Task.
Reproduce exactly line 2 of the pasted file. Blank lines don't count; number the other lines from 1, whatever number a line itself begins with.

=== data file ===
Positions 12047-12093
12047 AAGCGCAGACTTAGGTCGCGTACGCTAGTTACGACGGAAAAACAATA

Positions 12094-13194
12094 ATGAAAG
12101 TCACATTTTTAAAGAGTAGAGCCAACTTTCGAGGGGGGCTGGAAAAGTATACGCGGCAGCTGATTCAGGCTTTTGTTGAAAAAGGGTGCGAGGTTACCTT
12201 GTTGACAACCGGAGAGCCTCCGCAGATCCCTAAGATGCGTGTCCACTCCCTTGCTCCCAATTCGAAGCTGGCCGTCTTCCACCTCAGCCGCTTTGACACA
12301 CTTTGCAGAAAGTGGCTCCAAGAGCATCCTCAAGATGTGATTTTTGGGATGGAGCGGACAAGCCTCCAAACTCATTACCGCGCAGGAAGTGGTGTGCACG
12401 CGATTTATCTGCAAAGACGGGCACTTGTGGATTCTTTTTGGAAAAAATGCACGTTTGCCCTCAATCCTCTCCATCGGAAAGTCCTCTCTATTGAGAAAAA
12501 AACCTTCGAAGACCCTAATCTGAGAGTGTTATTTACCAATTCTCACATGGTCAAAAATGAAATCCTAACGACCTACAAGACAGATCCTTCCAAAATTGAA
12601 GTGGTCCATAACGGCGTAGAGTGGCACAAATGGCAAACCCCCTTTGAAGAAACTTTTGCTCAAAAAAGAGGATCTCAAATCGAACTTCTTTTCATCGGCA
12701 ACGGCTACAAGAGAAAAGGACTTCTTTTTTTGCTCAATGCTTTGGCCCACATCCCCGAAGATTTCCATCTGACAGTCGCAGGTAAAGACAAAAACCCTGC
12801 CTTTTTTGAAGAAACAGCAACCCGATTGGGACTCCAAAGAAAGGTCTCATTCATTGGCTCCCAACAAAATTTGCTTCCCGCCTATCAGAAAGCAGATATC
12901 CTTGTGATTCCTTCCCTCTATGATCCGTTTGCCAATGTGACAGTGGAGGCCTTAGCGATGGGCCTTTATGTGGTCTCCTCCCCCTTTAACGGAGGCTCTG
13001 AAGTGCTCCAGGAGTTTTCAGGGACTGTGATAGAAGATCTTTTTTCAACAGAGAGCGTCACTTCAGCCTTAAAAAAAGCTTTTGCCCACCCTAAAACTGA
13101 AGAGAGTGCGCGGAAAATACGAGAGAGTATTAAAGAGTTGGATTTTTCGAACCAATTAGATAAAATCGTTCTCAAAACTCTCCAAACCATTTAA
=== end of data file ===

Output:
12047 AAGCGCAGACTTAGGTCGCGTACGCTAGTTACGACGGAAAAACAATA